Responsive Classroom in the Music Room: A Beginning of the Year Primer

Responsive Classroom in the Music Room: A Beginning of the Year Primer

by Matthew Stensrud

Over the past few years, I’ve fielded many queries from new and returning teachers, all sharing stories that their school is moving toward Responsive Classroom school wide and wondering what that means for the music room. The short answer = it means great things! But, there’s a little more to it than that. So let’s take a quick trip through some tips for implementing some ideas of Responsive Classroom into your music room and, more specifically, what that means during the first six weeks of school.

IMG_4256Setting Up Your Classroom

Your students deserve an open and welcoming space to play, share, create and learn. When setting up your classroom, flow is essential and usage is key. 

Flow: Are instruments accessible? Is there a clear space for gathering? Will your procedures for going to the xylophones, passing out pencils, or lining up be successful in your current space setup? Do you really need that large wardrobe when students could use that space for learning? Are you maximizing floor space and minimizing distractions? Have you gotten rid of all the chairs (your answer better be yes)? These are important questions to reflect on when creating your space. 

Usage: Each item in the classroom must have a purpose. Haven’t used something in over a year? Probably time for it to go. Never referenced that poster? Replace it with something student created. Books behind your desk collecting dust? Time to declutter your space. Make sure your classroom is dedicated to your students and their success – each item is for them. If it isn’t, think about tossing it.

Managing flow and usage minimizing student distractions, allows more opportunities for students to help craft the decor, and is more welcoming for students. 

Check out this blog for more information on classroom setup.

Implementing Procedures

The first six weeks of school is all about procedure. Within your lessons, whether it be body percussion, a singing game, a movement activity, or an instrument piece, spend the first six weeks building in additional time for procedures.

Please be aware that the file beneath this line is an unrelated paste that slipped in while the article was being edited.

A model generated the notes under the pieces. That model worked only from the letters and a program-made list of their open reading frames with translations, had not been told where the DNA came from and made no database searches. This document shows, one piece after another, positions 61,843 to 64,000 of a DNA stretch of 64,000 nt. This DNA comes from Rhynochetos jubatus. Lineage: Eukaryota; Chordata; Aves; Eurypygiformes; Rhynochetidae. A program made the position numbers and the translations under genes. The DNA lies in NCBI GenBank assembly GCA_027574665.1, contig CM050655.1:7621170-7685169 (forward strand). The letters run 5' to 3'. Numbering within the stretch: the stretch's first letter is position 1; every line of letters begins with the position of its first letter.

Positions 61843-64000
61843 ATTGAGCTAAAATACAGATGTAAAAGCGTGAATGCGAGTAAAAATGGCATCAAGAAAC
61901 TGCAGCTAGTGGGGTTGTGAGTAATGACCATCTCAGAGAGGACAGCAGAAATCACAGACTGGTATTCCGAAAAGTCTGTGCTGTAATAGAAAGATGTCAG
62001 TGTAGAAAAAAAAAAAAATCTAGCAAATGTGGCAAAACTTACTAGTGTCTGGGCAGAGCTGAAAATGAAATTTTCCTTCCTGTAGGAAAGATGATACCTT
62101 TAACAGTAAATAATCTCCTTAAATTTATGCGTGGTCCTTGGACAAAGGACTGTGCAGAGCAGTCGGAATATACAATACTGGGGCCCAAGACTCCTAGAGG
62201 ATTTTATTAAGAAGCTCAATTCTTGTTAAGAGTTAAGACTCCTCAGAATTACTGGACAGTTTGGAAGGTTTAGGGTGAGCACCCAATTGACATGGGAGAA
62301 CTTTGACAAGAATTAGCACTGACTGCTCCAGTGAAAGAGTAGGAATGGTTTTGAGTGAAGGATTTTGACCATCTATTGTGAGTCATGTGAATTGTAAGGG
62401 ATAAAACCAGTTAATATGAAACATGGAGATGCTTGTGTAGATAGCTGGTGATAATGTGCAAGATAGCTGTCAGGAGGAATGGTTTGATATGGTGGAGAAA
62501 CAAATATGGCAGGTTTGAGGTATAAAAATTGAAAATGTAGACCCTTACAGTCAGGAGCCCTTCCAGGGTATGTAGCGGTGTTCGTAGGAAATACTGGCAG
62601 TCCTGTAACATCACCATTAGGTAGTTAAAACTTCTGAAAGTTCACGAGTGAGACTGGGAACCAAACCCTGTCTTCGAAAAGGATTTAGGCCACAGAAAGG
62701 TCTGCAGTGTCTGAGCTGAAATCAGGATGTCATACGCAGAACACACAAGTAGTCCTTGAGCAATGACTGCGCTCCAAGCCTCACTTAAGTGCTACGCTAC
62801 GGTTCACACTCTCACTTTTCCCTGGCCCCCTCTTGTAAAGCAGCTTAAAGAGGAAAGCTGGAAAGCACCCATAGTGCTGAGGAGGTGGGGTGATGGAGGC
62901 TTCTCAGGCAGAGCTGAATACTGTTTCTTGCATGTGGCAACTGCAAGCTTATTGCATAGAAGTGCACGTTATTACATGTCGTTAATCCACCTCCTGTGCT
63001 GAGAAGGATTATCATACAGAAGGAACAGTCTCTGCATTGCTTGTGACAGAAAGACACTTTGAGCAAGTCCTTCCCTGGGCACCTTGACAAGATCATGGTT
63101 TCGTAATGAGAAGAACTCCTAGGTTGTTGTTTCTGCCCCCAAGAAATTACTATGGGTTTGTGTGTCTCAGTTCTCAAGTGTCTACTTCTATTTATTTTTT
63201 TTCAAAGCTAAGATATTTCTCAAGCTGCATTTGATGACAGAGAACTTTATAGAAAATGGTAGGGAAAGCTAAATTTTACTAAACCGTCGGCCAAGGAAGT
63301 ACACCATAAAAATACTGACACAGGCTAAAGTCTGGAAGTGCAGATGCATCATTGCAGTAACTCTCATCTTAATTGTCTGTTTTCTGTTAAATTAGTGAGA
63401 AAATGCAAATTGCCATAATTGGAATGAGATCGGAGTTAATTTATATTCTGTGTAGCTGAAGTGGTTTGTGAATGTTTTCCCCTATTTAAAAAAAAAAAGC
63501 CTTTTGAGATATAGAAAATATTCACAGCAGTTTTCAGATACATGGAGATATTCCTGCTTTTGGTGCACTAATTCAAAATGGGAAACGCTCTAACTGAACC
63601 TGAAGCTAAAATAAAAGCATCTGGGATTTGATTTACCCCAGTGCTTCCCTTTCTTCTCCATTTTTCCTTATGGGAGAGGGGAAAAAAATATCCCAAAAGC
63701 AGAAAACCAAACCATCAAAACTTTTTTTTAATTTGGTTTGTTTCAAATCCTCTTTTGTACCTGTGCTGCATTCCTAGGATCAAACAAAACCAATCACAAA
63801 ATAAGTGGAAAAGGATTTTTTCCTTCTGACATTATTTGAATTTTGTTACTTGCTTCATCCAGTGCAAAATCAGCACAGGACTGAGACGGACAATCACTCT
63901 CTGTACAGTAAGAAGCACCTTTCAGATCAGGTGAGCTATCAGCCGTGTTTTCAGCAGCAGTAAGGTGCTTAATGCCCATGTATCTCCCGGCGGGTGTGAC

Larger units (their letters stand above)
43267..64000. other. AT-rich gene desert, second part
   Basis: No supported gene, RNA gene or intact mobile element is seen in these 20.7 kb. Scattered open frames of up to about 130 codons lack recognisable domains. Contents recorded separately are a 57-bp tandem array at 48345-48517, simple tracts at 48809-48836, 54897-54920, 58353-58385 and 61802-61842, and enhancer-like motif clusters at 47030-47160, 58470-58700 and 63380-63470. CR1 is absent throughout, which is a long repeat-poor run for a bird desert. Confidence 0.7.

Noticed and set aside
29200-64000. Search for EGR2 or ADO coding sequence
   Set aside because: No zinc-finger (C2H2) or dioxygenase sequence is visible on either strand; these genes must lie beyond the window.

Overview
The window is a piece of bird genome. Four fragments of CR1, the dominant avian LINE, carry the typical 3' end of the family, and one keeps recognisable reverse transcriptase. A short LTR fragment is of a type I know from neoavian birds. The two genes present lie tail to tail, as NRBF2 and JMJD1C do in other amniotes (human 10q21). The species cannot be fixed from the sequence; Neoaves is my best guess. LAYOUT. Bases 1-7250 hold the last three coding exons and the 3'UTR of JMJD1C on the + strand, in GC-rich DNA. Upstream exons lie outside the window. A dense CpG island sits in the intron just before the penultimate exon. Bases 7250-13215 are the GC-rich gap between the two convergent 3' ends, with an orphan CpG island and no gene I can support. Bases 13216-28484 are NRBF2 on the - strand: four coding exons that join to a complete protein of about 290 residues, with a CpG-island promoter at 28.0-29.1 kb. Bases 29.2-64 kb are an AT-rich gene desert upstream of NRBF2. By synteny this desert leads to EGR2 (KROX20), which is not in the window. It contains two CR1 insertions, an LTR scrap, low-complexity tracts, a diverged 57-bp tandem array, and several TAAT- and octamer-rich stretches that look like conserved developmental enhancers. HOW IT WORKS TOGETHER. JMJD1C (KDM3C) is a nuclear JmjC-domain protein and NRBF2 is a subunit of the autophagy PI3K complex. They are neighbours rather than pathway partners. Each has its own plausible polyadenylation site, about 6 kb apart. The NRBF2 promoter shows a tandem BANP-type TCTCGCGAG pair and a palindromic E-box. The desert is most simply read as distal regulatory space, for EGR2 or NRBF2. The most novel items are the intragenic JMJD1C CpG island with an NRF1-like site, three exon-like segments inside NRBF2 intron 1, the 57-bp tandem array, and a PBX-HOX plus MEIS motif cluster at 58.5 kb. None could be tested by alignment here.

Here are some questions to consider: How do students enter the room? How do they get the hand drums? How do they sit at the xylophones? How do they move from the whiteboard to the circle? How do they pass out pencils for a written activity? How do they line up at the end of class and what do they do when in line? 

Have answers to all of these questions. Model the answers. Ask students to notice what you modeled. Ask students why your modeling was important. Have a few students try it. Then have the whole class try it. Then repeat. And repeat. 

Perhaps the expectation is for students to move from a circle to the whiteboard when they hear the chime. Model the procedure. “What did you notice my body do when I played the chime?” “Why did I walk instead of run?” Ask a few volunteers to practice. “What did you notice them do when I played the chime?” “Why did they move silently?” Then have the whole class practice. And then practice it again. The next class period, a few students forget. “What did you notice most of us do when I played the chime?” Then practice again. Repeat the practice until success, each time. “I noticed most of us remembered that the chime means to move to the whiteboard. Let’s try it again so all of us can be successful. Listen for the chime.”

In Responsive Classroom, this is called Interactive Modeling. Different from regular modeling, the teacher does not tell students what to do. The teacher demonstrates, then asks students what they noticed. Immediately, students understand why the procedure is important to class success. Then, a few students try it out. Students watch carefully to see if these students follow the teacher’s modeling. Then, the whole class gives it a try.

Here’s some more information on Interactive Modeling and tips on trying it out.

Creating Your Hopes and DreamsIMG_3860

Students taking ownership in the classroom is known to increase productivity and decrease misbehavior. At the beginning of the school year, think about your hopes and dreams. Then think about what your students’ hopes and dreams might be for music. Spend some time finding out what these hopes and dreams are.

Maybe students share them aloud. Maybe they write them down. Maybe they draw pictures of what they hope to do. In my classroom, each class shares via words and pictures and the final product is a class collage. The collage finds its place on the wall of my classroom and there is stays for the rest of the year. Occasionally, we reference our hopes and dreams, checking in on our goals. Sometimes, I even create new lessons to meet my students’ hopes for the year. Imagine the look on a student’s face when their dream comes true in the classroom. They feel valued and respected – because they are.

Check out more information on Hopes and Dreams within a school community

SpecialAreaTeachersComing soon: Guiding the Discovery, Crafting Your Language and more!

Want more information? Check out the new book Responsive Classroom for Music, Art, PE and Other Special AreasI was fortunate enough to contribute to the book and highly recommend it as you get acquainted with Responsive Classroom in the music room!